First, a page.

(It's more difficult for me, because I don't know the project (or python, for that matter), but must be trivial for people who do. In any case, the intended meaning, as applied to Karma limit, is the same as with captcha in the sentence that originated the exchange, so it refers to how difficult it would be to implement the Karma limit (instead) for the person who implemented captcha.)

I accept your criticism and will stop nitpicking. What we did was particularly "easy" because we only turned that captcha on and styled it. Captcha-on-submit was already there in the Reddit code.

We'll try something else to reduce the impact of spam soon.

Just seconding this. Still more spam today, so CAPTCHA is ineffective.

Or just block posts that contain the word "Pandora".

Yeah, but that approach just opens up a huge... um.... container filled with unpleasant and unpredictable consequences.

I hate to say it, but if you grant posting privileges to anyone that's ever received a single upvote, you've just given an easy-to-use and powerfully obnoxious weapon to anyone who feels like trolling the site. From what I remember, the offending accounts aren't removed anywhere near as quickly as the threads they spawn are.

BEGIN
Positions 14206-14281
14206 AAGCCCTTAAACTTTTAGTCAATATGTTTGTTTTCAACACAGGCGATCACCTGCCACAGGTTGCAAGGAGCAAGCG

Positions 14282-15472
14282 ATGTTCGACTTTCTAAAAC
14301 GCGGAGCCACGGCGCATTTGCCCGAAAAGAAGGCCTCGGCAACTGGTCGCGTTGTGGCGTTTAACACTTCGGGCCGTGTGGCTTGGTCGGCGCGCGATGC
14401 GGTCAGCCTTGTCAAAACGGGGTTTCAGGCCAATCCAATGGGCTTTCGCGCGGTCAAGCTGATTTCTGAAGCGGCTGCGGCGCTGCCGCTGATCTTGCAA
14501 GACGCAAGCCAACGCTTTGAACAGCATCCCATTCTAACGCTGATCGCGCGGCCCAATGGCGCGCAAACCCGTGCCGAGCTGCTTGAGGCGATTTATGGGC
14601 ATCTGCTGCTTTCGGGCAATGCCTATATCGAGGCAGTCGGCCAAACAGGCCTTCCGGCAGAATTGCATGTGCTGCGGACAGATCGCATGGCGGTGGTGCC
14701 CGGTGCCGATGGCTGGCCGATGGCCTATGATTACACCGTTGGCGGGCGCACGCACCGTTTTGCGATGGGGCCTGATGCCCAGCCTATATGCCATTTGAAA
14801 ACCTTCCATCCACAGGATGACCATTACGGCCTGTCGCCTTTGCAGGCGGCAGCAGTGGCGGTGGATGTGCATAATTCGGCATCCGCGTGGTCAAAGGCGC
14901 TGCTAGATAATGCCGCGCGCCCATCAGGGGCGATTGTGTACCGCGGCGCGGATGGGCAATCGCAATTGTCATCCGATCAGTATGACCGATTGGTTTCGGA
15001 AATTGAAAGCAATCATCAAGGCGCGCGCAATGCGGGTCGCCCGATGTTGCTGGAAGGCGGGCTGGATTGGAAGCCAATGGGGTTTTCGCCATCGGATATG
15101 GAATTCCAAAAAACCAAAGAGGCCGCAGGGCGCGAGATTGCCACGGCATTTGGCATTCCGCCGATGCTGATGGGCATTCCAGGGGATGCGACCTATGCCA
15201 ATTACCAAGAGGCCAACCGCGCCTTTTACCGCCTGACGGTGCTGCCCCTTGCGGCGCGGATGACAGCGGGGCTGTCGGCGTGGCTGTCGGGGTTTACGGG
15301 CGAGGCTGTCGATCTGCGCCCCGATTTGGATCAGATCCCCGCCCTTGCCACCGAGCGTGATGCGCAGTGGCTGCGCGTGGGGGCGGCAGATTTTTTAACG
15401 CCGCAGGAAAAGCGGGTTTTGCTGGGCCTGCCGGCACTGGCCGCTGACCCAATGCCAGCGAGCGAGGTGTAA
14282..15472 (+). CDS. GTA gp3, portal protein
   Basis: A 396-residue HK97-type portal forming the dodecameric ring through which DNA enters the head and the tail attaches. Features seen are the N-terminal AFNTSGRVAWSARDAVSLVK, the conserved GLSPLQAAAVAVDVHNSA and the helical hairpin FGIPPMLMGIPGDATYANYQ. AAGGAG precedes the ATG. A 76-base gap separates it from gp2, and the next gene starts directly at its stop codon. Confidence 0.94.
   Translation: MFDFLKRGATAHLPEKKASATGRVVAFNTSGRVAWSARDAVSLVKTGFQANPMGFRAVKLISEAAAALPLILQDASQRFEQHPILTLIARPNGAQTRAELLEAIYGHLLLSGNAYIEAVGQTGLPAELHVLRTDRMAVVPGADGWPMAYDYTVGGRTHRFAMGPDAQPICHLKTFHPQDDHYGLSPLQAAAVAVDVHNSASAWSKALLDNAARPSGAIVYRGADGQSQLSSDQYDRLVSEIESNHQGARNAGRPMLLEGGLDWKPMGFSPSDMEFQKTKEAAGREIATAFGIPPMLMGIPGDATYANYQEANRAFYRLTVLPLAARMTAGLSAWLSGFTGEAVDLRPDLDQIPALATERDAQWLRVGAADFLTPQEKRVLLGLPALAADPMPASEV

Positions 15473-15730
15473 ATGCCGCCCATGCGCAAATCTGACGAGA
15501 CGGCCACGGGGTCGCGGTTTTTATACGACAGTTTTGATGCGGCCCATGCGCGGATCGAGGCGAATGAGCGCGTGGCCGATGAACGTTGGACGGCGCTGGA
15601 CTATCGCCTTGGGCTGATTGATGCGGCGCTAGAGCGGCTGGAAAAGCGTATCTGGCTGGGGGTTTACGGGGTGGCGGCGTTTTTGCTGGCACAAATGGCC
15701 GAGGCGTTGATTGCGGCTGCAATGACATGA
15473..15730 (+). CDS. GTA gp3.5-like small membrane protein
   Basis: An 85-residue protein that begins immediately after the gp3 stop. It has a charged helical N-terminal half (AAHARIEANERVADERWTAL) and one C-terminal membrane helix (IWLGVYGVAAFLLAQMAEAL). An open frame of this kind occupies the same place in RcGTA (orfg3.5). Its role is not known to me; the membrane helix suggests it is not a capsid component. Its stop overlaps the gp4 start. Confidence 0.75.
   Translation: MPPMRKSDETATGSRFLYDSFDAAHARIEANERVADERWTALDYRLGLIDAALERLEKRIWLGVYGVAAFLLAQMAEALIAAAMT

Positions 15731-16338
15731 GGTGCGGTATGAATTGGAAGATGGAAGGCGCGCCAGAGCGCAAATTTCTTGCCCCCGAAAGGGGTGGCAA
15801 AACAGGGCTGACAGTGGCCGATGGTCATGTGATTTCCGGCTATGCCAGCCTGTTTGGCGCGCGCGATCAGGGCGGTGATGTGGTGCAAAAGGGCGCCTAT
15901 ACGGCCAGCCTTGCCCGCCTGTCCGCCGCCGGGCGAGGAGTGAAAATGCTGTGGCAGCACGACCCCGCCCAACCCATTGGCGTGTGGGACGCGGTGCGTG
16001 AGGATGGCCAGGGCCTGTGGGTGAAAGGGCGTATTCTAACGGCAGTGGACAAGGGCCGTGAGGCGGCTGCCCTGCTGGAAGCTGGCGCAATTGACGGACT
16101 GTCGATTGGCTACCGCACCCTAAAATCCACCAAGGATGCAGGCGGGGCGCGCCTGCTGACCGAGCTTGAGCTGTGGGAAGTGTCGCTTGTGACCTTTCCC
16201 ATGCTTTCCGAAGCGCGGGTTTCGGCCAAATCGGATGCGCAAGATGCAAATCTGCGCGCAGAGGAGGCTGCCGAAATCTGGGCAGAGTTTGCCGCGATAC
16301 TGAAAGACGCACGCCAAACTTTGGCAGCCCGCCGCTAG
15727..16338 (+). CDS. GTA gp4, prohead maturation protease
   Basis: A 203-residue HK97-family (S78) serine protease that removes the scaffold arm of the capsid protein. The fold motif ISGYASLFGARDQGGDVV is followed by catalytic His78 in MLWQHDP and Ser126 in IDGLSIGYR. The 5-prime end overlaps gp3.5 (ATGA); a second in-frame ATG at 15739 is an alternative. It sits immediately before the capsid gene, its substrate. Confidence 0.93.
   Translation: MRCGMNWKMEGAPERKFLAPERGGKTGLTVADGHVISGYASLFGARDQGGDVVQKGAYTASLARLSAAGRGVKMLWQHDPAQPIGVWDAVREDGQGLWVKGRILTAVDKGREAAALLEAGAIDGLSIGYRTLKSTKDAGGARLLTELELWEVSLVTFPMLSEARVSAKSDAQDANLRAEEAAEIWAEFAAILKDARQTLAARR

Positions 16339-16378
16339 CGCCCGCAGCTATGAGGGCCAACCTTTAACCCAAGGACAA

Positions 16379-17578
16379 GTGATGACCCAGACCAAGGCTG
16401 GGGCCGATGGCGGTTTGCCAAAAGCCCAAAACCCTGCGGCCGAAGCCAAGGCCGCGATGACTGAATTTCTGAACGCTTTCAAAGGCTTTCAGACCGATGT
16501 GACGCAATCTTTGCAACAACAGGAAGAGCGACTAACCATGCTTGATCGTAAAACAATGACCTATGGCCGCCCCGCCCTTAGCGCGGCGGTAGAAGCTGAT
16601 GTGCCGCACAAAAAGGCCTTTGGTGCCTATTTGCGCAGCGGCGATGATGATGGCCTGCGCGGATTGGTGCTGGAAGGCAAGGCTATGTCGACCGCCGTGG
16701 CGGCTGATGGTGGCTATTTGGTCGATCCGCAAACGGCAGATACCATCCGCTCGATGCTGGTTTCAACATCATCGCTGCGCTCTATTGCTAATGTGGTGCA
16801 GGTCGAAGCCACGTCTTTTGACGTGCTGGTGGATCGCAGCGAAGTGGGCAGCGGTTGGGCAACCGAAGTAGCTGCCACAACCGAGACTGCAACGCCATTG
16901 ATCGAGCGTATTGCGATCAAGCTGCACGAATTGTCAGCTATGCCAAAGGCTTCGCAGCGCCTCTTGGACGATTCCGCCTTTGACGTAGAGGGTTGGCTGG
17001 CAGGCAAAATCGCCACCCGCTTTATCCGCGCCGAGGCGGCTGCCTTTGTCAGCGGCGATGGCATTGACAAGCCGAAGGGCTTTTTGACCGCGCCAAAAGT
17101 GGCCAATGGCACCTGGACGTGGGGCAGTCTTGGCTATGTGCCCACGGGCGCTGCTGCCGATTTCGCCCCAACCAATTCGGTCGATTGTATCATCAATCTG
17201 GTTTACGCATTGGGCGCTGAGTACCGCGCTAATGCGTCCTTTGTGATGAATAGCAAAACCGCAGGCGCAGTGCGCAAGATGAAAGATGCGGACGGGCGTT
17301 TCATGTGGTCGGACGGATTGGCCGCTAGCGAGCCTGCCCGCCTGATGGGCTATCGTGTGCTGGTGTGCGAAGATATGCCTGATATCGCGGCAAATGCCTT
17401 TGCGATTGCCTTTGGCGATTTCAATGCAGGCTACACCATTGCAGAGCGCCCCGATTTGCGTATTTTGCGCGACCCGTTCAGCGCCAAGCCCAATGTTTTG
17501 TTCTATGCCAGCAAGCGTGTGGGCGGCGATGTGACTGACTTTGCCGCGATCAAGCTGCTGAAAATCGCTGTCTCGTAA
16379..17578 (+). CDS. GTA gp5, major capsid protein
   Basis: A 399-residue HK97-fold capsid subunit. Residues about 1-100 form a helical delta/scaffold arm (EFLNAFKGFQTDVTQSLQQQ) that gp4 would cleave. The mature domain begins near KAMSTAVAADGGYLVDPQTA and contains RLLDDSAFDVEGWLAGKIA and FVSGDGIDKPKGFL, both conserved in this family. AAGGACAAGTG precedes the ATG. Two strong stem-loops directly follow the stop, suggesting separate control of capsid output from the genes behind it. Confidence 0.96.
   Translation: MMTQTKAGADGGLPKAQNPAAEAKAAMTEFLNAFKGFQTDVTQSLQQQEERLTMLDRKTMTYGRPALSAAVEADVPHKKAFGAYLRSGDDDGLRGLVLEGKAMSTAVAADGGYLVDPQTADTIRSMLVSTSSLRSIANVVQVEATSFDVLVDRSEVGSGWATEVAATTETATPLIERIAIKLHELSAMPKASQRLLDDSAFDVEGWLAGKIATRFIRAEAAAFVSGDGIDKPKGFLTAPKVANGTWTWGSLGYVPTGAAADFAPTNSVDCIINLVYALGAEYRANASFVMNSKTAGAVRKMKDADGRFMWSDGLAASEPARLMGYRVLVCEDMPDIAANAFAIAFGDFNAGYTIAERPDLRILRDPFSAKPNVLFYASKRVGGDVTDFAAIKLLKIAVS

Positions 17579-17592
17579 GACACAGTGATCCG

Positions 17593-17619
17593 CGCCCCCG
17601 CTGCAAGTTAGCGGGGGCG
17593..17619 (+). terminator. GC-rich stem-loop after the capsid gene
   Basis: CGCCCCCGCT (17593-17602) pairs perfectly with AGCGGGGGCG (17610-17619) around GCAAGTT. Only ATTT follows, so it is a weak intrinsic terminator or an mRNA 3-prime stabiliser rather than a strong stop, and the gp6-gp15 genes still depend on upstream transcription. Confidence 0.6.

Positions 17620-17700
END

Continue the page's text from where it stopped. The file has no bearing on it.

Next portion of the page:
I do prefer requiring positive total karma, but either would be an improvement on the status quo. If you go with the weaker option and it gets abused, then the other one can be easily implemented.

I think the idea was to limit new article creation in the discussion area, not for the main site. Right now, anyone can post articles to the discussion area regardless of karma score.

Right. My concern is that anyone who's aware of the policy and bored or disgruntled enough to bother could easily reenable spam submissions by upvoting any of the existing posts.

Although I suppose that might not be an issue if they're scrubbed effectively enough from the site.

Even a small karma requirement seems like it would be better than no karma requirement at all. Spam and trolling aren't quite the same thing.